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Anaplasmosis

What is Anaplasmosis?
Anaplasmosis is an infectious disease that is caused by the bacteria Anaplasma
phagocytophilum or Anaplasma platys that attack the white blood cells. Anaplasma was formerly known as Ehrlichia, so you may hear this disease referred to as Ehrlichiosis. Both dogs and cats can be infected.
How does an animal get infected with Anaplasma?
Deer ticks carry this bacteria transmitting it to the host while feeding. It is thought that the
tick must feed for 24 hours or more to transmit the infection. Deer ticks can carry other parasites, including the bacteria that cause Lyme disease and canine Ehrlichiosis. Pets can What are the signs of Anaplasmosis?
Many pets have asymptomatic infections. Symptoms of anaplasmosis develop suddenly. The
most common signs of infection are high fever, lethargy, and swollen painful joints (this can be dramatic). Pets will not eat well or at all and will be reluctant to move.
Other signs of infection include vomiting, diarrhea, and neurologic signs. Some pets may develop liver and kidney damage as a result of the infection. Some pets may develop bleeding disorders that show up as nosebleeds, bloody urine, or severe How is Anaplasmosis diagnosed?
The 4Dx blood test screens for Anaplasmosis, Lyme disease, canine Ehrlichiosis as well as
for heartworm disease.
In patients with symptoms a Complete Blood Count (CBC) and chemistry profile are done. The CBC evaluates the cells that circulate in the bloodstream. Most patients with Anaplasmosis will have abnormal cell counts. The white blood cell (WBC) , the red blood count(RBC) and the platelet count are often low. Platelets are required for blood to clot properly and if the count gets too low spontaneous bleeding may occur. The chemistry profile looks at the internal organ function. It is very important to evaluate the internal organs to make sure there is no internal organ involvement. All pets with clinical disease are screened for several other infectious organisms that may have also been transmitted and for which there are no in office tests.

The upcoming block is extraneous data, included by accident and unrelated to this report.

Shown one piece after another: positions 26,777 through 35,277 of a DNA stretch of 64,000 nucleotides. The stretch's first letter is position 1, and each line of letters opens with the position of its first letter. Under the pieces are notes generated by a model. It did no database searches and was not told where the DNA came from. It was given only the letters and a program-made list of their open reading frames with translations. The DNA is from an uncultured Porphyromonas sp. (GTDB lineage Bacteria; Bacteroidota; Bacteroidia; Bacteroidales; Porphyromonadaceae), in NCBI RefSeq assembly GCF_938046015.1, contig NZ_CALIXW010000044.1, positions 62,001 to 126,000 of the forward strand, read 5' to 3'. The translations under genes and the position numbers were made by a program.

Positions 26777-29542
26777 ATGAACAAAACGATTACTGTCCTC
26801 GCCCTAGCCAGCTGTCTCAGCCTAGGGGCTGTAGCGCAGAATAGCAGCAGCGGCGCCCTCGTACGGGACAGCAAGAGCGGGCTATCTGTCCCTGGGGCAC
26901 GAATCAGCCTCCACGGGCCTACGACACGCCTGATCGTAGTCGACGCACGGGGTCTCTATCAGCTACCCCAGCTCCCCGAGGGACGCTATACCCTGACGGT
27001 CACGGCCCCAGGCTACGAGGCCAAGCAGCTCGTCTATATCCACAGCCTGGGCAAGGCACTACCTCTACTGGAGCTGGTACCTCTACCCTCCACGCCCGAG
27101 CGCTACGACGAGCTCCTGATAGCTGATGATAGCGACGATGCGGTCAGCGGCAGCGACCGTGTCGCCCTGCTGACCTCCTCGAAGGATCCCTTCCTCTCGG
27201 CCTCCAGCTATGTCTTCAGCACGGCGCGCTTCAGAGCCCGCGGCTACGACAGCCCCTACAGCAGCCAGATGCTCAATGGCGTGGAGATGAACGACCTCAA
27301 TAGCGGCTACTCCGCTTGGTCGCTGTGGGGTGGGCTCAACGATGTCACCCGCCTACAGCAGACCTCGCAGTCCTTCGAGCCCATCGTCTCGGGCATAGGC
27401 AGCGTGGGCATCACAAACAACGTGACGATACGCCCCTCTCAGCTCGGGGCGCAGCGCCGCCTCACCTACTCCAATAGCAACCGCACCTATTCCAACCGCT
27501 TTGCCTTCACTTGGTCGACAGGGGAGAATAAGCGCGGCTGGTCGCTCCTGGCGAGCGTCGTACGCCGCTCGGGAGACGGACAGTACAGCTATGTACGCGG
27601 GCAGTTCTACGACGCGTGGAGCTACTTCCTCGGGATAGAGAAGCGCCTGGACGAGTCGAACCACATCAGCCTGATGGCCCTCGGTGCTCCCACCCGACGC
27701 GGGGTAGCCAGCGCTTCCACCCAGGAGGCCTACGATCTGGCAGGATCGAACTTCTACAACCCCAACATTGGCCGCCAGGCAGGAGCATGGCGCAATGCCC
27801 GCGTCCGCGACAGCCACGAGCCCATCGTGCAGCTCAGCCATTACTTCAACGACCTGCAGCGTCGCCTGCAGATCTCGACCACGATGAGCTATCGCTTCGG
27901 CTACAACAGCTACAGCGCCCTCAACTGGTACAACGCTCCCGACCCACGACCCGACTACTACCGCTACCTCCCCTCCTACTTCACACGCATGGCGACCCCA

How is Anaplasmosis treated?
Doxycycline is an antibiotic that we use to treat Anaplasma. This is given once or twice
daily, depending on the situation, for 4 weeks. Sometimes we will need to treat for a longer period of time especially if there are other infections involved. It is common to find that dogs with anaplasmosis are co-infected with the Lyme bacteria.
In severe cases, hospitalization for advanced care is often required.
What is the prognosis?
With proper treatment the prognosis is good. Most pets respond within 1-4 days and will
make a complete recovery over a period of weeks.
Can anything be done to prevent it?
Good tick control is vital. Monthly application of tick control medications is currently the best
way to control ticks. The ticks that transmit these diseases are active whenever the temperatures are above freezing even in the winter so year round prevention is required. Because pets don’t appear to develop a strong immunity to anaplasma following infection, it is possible to them to become reinfected following recovery.
Can I get Anaplasmosis from my pet?
No, you cannot get the infection directly from your pet. Humans acquire Anaplasmosis the
same way our pets do, by tick bite. If your pet is infected then Anaplasma is in your area, so be very aware of ticks on you and your family. Anaplasmosis and the other tick borne diseases are present in the entire Capital District area.

Source: http://milleranimalhospital.evetsites.net/sites/site-3441/documents/anaplasmosis.pdf

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